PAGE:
Where did 2013 go?! Were the days of the past year a tornado of multi-tasking juggling endless e-mails, phone calls, hurried hallway conversations, and racing between meetings? Did you spend countless hours putting out fires and responding to one problem after another?
A major leadership — and life — skill in today’s crazy-busy times is focus. The month’s Harvard Business Review article by Emotional Intelligence guru, Daniel Goleman, “The Focused Leader,” is timely. Goleman starts by declaring, “The primary task of leadership is to direct attention.” Never has that been more vital than today.
“Focused leaders can command the full range of their own attention: They are in touch with their inner feelings, they can control their impulses, they are aware of how others see them, and they can weed out distractions and also allow their minds to roam widely, free of preconceptions.”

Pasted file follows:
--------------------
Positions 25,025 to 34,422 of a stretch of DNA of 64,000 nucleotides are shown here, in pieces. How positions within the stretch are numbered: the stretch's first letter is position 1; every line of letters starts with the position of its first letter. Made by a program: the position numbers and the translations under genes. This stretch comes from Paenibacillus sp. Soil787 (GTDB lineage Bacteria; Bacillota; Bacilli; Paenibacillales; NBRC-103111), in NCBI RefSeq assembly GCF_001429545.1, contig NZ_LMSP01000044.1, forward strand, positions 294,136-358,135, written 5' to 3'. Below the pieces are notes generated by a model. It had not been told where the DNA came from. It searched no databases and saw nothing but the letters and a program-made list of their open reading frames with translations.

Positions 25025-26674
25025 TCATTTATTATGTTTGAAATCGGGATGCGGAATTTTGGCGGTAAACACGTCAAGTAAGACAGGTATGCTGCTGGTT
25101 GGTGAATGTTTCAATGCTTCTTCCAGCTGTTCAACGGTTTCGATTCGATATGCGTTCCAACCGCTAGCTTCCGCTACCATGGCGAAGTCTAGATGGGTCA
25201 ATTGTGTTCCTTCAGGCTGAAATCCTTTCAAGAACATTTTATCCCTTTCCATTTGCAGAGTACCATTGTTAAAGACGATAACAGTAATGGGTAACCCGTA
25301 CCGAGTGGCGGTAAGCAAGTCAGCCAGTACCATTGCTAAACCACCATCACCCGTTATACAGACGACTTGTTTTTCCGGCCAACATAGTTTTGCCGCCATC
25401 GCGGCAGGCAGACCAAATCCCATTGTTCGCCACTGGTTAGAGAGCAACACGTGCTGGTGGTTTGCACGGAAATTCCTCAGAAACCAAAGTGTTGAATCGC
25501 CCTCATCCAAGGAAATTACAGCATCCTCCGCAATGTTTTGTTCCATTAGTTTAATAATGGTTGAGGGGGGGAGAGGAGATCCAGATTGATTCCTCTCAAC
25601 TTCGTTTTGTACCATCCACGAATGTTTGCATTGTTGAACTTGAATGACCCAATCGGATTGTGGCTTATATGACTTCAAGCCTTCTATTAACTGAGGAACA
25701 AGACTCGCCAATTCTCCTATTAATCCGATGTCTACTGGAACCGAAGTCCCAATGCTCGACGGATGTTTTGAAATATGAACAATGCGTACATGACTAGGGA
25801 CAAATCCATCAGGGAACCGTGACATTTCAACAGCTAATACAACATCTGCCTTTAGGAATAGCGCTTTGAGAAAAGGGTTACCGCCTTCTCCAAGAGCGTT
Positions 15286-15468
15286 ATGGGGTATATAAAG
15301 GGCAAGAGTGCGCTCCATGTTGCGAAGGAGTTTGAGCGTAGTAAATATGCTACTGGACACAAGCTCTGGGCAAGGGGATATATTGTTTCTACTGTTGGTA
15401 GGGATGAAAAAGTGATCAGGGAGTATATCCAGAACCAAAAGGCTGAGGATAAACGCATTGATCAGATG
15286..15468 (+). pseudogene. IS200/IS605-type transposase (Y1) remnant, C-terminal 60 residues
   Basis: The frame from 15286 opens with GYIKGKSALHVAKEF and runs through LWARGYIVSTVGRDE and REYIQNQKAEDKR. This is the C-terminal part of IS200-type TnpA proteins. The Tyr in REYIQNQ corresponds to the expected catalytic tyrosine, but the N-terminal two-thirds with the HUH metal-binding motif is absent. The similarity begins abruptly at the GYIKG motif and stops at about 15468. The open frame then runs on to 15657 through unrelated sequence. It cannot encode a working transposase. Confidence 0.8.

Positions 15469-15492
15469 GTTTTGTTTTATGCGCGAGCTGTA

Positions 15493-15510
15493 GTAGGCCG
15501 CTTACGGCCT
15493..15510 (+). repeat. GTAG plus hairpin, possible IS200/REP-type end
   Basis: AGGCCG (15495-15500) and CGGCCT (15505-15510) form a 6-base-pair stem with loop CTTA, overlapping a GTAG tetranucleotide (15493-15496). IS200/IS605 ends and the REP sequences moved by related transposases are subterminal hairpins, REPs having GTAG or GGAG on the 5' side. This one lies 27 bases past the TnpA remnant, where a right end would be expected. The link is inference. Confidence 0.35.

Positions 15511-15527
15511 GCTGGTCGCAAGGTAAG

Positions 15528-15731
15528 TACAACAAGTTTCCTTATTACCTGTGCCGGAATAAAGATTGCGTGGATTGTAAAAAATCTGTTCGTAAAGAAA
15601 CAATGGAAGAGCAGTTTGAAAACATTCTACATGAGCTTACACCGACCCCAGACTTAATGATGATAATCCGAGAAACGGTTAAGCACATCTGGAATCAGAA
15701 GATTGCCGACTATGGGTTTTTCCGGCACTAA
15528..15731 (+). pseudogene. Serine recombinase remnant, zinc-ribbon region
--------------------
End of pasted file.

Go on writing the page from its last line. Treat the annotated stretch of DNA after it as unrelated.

A November Harvard Business Review article on “Emotional Agility” provides further insights and how-to steps. Psychologist Susan David and mindfulness researcher and coach, Christina Congleton, advise that it starts with clarifying your personal values. Drawing on research from Acceptance and Commitment Therapy (ACT), David and Congleton provide four steps to emotional agility — and focus:
1. “Recognize your patterns. You have to realize that you’re stuck before you can initiate change.
2. Label your thoughts and emotions. Labeling allows you to see them as transient sources of data that may or may not prove helpful.
3. Accept them. Respond to your ideas and emotions with an open attitude, paying attention and letting yourself experience them. They may be signaling that something important is at stake.
4. Act on your values. Is your response going to serve your organization in the long term and take you toward being the leader you most want to be?”
It’s way too easy to get sucked into the busyness vortex. Breaking free calls for awareness, focus, and reshaping our habits.
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